06/24/1847 - Crockett
Date: June 24, 1847
On the Sweetwater, Wyoming:
The camp started their journey at 6 a.m. in order to stay ahead of the Missouri companies, but discovered that these companies had left a half hour earlier. After about five miles they reached Ice Springs, which was a boggy marsh. Albert P. Rockwood described: "The spring was a muddy, sulfry, cold and black nasty water that woozed through the mire and formed a small crick below. About ten inches below the surface of the ground was a thick layer of ice about 18 inches thick. The water made from the ice is clear and pure. This I consider one of the greatest curiosities on our journey." William Clayton added: "Some of the brethren had broken some pieces off which floated and I ate some of it which tasted sweet and pleasant." Ponds with various minerals were found close by. Some filled cups full of salt that was very pure.
They skipped the noon halt because the country was so barren and sandy. Three Missouri companies traveled close by all day. They camped on the banks of the Sweetwater near some patches of willows. The teams were exhausted. The Oregon companies camped nearby.
In the evening, nineteen-year-old John Holman's gun accidentally went off and shot Brigham Young's best horse. [He called it his John Horse]. It died a few hours later. Charles Harper explained. "He [Brother Holman] was driving the horse up toward the camp and poked the muzzle of the gun to the horse when the cock caught his clothes and instantly discharged. The ball entering his flank." Brother Holman has horrified and very upset. President Young and Albert Rockwood tried to comfort him, but had little success. President Young told him that it was nothing but a horse. Brother Rockwood told him it was lucky that it was not a good man and he should be thankful that it was not more serious. William Clayton commented: "President Young is evidently filled with deep sorrow on account of this accident but attaches no blame to John who seems grieved very much. The brethren generally feel sorrowful, this being the second horse shot by accident on this mission."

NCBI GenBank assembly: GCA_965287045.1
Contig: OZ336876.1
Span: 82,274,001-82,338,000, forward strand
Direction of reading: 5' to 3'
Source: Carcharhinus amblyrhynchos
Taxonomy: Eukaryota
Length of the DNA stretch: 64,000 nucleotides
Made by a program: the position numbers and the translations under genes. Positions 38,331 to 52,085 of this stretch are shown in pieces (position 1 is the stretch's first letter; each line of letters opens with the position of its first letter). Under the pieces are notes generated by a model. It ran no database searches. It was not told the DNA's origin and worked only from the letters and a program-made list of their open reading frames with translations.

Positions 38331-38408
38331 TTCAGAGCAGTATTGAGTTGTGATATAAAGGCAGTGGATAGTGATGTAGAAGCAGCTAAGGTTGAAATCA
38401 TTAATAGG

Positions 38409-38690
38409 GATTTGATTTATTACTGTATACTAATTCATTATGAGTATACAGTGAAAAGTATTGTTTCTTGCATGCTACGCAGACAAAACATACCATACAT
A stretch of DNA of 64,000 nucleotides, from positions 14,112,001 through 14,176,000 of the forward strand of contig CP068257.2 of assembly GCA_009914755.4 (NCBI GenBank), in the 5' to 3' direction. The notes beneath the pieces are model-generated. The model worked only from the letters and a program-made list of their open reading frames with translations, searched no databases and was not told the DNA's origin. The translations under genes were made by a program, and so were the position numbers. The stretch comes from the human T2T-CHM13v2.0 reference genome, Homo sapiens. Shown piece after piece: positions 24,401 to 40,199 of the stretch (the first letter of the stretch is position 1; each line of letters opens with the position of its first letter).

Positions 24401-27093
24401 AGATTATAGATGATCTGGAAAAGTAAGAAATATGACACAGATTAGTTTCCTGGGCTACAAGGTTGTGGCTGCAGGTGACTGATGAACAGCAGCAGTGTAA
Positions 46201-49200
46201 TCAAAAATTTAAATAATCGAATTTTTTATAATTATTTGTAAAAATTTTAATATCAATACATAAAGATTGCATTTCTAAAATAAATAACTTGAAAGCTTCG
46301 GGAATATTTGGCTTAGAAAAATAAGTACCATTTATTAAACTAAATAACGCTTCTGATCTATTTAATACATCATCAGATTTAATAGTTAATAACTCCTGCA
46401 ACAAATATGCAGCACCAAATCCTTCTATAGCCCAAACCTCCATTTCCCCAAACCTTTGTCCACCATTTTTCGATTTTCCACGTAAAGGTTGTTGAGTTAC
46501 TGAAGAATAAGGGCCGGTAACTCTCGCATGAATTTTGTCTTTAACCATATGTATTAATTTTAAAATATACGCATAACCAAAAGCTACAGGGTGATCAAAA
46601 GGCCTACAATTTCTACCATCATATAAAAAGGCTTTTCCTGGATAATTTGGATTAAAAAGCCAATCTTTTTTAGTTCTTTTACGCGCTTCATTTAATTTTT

The Mormon Ferry, Nebraska:
Two men arrived in a carriage to have some blacksmith work done. They mentioned that several companies were on their way from Fort Laramie, including the brethren from the Mormon Battalion who had spent the winter at Pueblo.
On the Platte River, Nebraska:
Trouble arose on the trail of the second pioneer company. John Taylor was trying to travel ahead and ordered Jedediah M. Grant to stop his team and let him pass, but he refused, stating that he was under the direction of John Young. [John Young had been appointed by Brigham Young to be president over the camp.] Elder Taylor then ordered Brother Young to halt or he would be charged for disobedience before a Council. The order was ignored. Elder Taylor went back and told the Captains of Tens to stop because their leaders were in rebellion. They stopped and Elder Taylor went on to catch up with Parley P. Pratt's company.
That evening charges were brought against Brothers Grant and Young. Elder Parley P. Pratt, the ranking member of the Twelve preached about the government of the camp. Charles C. Rich said that he "gave us a good lecture." Brothers Young and Grant asked forgiveness from Elder Taylor for their insult to him and everything was finally settled. It was decided to no longer travel more than two abreast along the trail.
Winter Quarters, Nebraska: